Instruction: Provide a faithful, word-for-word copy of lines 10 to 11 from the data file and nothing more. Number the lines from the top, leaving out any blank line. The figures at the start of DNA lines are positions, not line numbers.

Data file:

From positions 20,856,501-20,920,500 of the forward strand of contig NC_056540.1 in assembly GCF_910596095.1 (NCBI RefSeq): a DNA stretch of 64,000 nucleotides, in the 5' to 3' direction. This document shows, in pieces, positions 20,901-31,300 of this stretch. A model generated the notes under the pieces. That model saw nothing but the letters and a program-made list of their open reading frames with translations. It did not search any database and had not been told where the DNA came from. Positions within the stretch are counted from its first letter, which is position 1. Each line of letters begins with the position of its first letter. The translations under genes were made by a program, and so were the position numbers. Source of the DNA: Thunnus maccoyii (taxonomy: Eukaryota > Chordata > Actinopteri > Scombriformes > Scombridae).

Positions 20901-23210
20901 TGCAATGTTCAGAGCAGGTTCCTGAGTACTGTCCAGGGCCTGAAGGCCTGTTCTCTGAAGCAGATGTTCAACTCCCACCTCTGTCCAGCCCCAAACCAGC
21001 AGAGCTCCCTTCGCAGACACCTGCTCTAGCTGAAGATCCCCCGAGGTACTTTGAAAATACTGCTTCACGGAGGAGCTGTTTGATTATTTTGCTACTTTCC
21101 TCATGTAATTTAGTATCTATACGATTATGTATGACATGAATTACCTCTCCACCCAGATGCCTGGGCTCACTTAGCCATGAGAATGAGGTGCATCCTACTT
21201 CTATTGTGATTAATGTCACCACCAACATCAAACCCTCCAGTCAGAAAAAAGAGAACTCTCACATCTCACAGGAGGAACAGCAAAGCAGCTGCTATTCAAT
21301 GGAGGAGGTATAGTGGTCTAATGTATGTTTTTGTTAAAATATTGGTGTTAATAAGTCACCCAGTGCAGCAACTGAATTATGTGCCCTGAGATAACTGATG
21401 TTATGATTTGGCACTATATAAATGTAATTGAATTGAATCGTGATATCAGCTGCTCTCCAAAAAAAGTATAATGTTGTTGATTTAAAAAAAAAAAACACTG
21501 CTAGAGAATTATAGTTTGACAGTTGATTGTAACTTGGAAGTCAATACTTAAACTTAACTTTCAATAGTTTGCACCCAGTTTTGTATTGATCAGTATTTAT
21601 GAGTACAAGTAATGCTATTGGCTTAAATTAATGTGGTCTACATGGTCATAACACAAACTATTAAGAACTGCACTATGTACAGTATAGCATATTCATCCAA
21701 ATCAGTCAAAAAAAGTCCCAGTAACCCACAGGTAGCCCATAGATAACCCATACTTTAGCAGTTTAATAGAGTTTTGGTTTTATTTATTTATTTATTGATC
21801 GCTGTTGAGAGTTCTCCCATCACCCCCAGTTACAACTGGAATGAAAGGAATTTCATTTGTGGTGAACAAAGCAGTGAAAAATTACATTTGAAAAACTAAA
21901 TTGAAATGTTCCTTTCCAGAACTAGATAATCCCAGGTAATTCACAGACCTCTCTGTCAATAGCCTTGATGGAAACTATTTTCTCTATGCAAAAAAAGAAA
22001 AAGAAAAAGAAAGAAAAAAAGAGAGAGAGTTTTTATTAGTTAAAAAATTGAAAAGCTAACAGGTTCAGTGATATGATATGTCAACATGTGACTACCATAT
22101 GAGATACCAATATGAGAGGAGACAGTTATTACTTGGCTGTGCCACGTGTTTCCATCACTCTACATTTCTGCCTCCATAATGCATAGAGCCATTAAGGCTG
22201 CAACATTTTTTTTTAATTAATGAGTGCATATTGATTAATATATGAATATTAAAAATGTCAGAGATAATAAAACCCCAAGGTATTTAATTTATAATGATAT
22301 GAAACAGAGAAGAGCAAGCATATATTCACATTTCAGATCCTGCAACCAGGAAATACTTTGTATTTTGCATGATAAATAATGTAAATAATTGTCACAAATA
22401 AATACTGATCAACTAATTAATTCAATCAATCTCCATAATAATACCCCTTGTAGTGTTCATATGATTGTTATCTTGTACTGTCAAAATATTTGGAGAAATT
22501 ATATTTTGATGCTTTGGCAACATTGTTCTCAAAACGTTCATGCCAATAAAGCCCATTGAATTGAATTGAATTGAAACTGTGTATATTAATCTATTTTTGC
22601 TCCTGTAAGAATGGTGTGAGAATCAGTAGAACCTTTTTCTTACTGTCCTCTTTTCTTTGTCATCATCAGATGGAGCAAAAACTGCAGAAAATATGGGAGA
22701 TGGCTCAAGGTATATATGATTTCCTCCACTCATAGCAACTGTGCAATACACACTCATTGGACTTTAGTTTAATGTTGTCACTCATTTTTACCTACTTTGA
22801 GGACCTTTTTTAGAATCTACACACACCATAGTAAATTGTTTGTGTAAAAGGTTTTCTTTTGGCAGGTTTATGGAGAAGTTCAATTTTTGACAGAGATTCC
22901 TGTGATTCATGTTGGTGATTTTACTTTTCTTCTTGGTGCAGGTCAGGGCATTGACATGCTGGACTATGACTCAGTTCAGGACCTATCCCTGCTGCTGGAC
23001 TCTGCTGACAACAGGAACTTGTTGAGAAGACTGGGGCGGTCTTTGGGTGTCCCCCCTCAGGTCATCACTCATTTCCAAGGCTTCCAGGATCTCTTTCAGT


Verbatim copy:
21601 GAGTACAAGTAATGCTATTGGCTTAAATTAATGTGGTCTACATGGTCATAACACAAACTATTAAGAACTGCACTATGTACAGTATAGCATATTCATCCAA
21701 ATCAGTCAAAAAAAGTCCCAGTAACCCACAGGTAGCCCATAGATAACCCATACTTTAGCAGTTTAATAGAGTTTTGGTTTTATTTATTTATTTATTGATC